We have a confession: We’re obsessed with true crime documentaries. And though we can’t quite put our finger on why we’re so taken with twisty tales of ordinary people caught up in movie-like murder mysteries IRL, we’re not going to question it. (Maybe it has something to do with spending our formative years watching reruns of Unsolved Mysteries with Grandma? Hmmm…)
Whatever the case may be, we’re hooked, so this weekend, we’re
There are two kinds of people who know Manolo Blahnik: those who own — or long to own — a pair of the shoe designer’s lavish heels, and those who, like the rest of us, are aware of the name only through the gushings of “Sex and the City” protagonist Carrie Bradshaw. The real-life Carrie, writer Candice Bushnell, appears briefly in the documentary “Manolo: The Boy Who Made Shoes for Lizards,” along with a clip from the show in which Carrie begs a mugger not to take her Manolo Blahniks.
The film, by fashion journalist and first-time director Michael Roberts, will appeal to the designer’s most ardent devotees, in the barrage of effusive praise the filmmaker has assembled from such fashion-world elites as editors Anna Wintour and André Leon Talley (who compares Blahnik to French poet Charles Baudelaire). These moments would play well at an honorary gala but make for
Welcome to Megyn Kelly Today, Today, a new daily column in which we will share the most memorable things that happened on Megyn Kelly Today every morning until we are no longer able to watch Megyn Kelly Today without feeling like there will be no tomorrow.
Megyn Kelly walked onstage wearing a white t-shirt tucked into a striped skirt.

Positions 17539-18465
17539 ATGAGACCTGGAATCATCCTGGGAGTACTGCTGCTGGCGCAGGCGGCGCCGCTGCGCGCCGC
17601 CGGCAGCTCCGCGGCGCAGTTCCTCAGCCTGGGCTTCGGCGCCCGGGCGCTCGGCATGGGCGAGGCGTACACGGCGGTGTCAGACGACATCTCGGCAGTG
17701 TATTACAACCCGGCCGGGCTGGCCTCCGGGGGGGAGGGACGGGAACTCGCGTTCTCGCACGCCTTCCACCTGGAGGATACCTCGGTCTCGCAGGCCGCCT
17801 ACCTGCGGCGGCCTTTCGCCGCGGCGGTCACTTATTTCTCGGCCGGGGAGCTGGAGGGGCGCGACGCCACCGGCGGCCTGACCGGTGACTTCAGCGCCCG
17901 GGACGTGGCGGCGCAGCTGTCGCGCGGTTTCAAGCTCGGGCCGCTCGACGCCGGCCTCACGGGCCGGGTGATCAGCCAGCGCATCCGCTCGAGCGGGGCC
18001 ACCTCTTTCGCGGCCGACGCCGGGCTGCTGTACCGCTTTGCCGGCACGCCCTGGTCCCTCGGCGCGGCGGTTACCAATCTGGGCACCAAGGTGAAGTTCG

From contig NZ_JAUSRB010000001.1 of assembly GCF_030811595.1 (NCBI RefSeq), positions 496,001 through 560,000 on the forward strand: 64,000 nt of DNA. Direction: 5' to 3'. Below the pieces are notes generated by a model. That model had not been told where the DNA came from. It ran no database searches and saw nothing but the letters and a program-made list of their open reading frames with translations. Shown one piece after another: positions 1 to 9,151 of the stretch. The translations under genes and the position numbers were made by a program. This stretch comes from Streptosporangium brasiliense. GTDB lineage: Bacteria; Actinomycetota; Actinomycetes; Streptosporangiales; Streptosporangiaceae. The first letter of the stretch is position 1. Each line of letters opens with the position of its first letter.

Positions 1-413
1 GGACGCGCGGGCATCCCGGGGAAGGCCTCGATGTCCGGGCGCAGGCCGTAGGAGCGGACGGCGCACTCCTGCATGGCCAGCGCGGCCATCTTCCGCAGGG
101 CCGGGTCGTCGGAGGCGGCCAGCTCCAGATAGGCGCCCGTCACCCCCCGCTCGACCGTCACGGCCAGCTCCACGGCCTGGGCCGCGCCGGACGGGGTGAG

Megyn Kelly asked the audience if they remember the Menendez murders.
Megyn Kelly followed the clip of her interview with Lyle Menendez by saying, “On a lighter note: wedding invitations.”
Megyn Kelly described Fixer Upper as a show that is “en fuego.”
Megyn Kelly asked her audience to raise their hand if they support political demonstrations at sporting events. Less than half of the audience raised their hands.
Lisa from New York City asked Megyn Kelly, “Were we better off before cell phones
On Tuesday night, Law Order True Crime: The Menendez Brothers will premiere on NBC. The eight-episode limited series from the powerhouse Law Order franchise will dramatize the notorious murder case of Lyle and Erik Menéndez—the infamous Beverly Hills brothers who murdered their parents in 1989. The Menendez Brothers will be the first installment in the Law Order franchise’s planned true crime anthology series, with each season focusing on a different real-life crime. The show stars Edie Falco as defense attorney Leslie Abramson, Gus Halper and Miles Gaston Villanueva as Erik and Lyle, respectively, and The Good Wife‘s Josh Charles as Erik’s therapist, Dr. Jerome Oziel. Heather Graham plays Judalon Smyth, Oziel’s former mistress.
The Menéndez brothers’ names have become synonymous with wealth-gone-wrong and a curdled American dream, and the